A very gifted and compassionate friend recently said that she feels enslaved to Abilify - that she has tried to taper off it several times but always ends up slipping into an extreme state, no matter how slow she tapers. She said this repeated experience makes her feel like a slave, because she has to go back on the drug to stop the very intense extreme state induced whenever she tries to stop taking it.
Robert Plomin's Blueprint: How DNA Makes Us Who We Are was seen as a "declaration of victory of nature over nurture." Plomin has a 40-year track record of unfulfilled gene discovery claims and predictions, and there is every reason to believe that his new polygenic score claims and predictions are merely a continuation of this trend.
It has been almost a year since DSM-5 was released in May 2013 by the American Psychiatric Association (APA). Critics have lined up to outline significant concerns about the consequences that will result from its use. Among many issues, DSM-5 has been lambasted for its overpathologizing of normal, fluctuating patterns of development, aging trends, social responses, societal fads, and general behavioral patterns. The controversy that has ensued has brought about significant questions about the future of DSM.
This review of the scientific literature, stretching across six decades, makes the case that antipsychotics, over the long-term, do more harm than good. The drugs lower recovery rates and worsen functional outcomes over longer periods of time.
How do Western-trained Muslim therapists work with clients that believe they are possessed? How do they balance their belief in Jinn with their knowledge of psychological/sociological theory? How do they formulate and work with a client in the British context?
E. Fuller Torrey, through his Treatment Advocacy Center, is the country’s most prominent advocate for outpatient commitment laws, which typically force people with a...
Nobody told me what it would be like when I first stopped taking antidepressants. The worst is definitely over, but I’m still experiencing some lingering side effects. When the hyper-arousal to sights and sounds kicks in and my head starts buzzing, I’ve learned some ways to cope.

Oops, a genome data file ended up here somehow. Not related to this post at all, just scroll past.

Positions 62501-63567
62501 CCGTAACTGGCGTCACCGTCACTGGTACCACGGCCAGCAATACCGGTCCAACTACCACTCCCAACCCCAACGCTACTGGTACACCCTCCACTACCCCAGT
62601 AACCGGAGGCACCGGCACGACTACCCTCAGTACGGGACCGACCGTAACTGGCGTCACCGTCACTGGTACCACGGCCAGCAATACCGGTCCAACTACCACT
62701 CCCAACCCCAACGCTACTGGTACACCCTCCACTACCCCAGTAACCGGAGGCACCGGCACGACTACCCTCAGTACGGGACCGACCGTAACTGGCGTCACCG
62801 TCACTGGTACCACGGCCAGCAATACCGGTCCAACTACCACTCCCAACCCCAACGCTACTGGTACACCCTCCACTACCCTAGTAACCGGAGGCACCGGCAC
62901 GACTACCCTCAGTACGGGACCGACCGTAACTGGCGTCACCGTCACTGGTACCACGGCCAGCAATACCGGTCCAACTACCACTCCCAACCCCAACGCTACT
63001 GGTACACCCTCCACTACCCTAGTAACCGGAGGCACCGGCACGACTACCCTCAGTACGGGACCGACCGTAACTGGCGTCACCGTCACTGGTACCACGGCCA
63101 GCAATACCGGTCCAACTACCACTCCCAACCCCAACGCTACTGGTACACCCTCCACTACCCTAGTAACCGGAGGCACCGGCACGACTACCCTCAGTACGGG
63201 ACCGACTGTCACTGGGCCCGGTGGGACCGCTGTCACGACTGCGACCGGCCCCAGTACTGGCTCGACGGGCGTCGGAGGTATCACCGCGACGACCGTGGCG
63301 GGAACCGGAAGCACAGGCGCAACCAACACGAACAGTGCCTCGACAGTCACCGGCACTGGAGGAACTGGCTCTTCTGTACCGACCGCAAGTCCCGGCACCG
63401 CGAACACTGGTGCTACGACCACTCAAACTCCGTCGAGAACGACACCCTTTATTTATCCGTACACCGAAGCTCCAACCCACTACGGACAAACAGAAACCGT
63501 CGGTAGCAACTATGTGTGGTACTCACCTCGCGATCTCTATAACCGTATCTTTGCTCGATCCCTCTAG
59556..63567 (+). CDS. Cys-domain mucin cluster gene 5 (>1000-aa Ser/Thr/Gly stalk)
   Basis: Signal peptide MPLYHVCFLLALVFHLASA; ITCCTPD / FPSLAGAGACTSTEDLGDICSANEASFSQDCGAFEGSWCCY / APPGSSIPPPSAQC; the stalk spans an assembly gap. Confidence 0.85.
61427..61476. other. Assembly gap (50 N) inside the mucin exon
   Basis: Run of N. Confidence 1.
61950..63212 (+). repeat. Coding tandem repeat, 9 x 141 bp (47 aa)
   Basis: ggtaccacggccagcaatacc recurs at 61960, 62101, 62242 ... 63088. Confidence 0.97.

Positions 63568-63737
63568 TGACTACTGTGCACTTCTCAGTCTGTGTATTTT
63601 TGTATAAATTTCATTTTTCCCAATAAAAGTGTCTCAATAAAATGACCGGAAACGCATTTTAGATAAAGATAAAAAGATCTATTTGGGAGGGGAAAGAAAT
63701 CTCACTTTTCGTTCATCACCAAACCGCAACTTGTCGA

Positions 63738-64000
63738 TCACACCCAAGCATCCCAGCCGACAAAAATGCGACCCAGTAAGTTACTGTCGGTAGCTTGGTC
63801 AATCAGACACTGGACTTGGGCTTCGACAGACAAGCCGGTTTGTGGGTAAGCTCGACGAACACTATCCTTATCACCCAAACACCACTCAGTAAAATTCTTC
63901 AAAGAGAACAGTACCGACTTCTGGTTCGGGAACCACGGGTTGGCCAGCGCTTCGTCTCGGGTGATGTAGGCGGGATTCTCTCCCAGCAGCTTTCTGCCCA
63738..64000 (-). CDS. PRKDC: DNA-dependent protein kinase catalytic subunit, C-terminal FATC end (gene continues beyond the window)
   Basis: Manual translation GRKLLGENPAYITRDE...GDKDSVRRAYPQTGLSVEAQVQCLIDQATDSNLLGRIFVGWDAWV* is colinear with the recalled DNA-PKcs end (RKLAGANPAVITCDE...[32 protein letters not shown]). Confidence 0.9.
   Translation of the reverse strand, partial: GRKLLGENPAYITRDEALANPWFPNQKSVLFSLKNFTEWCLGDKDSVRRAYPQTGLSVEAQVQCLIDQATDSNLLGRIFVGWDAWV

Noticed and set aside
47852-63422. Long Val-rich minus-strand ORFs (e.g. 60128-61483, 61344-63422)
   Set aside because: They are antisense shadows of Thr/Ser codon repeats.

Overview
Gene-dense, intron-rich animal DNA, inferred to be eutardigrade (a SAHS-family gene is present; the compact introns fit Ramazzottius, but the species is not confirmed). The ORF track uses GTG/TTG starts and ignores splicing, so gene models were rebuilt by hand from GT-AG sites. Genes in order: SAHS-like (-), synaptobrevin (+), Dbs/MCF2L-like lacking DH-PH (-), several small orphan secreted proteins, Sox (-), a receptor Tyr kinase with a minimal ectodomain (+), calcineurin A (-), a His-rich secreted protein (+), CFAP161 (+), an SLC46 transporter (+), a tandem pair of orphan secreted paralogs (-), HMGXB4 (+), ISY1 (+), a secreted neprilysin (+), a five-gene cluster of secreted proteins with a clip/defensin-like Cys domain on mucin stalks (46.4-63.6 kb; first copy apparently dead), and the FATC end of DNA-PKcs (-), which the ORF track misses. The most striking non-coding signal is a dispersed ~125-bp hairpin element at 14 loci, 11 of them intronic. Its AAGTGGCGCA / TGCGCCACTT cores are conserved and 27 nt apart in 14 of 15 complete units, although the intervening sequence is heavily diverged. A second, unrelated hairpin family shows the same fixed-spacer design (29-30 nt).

Let’s start only accepting real relational offerings that do not make us contort, disavow comfort, strong-arm ourselves into appearing strong, or shoulder responsibility that is not ours.
I am a mother of a son who was given a diagnosis of schizophrenia in December 2003, a son who is doing well today...
There was a heart-breaking and disturbing story in yesterday’s Guardian newspaper entitled, My Daughter, the Schizophrenic’, which featured edited extracts from a book written by the father of a child called Jani. He describes how Jani is admitted into a psychiatric hospital when she is 5, diagnosed with schizophrenia when she is 6 and by the time she is 7, she has been put on a potent cocktail of psychotropic medications.
The conversation about what truly constitutes “autism” is an ongoing one. Although I resist the label personally, I do not begrudge anyone for identifying as autistic, or seeking out an autism diagnosis. Leaving this discussion within the domain of medicine is limiting. That’s why a new discourse is emerging, not among doctors, but among activists who push for autistic self-advocacy.
In the past 50 years, the story of John Nash, as told first in the book A Beautiful Mind and then in the film that starred Russell Crowe as the great mathematician, is perhaps the best-known story of a person diagnosed with schizophrenia who “recovered.” Today, with obits appearing in the newspaper following his death on Saturday in a car crash in New Jersey, it is worth remembering how the true story of his recovery was hijacked in the movie and turned into an ad for a second generation of psychiatric medications.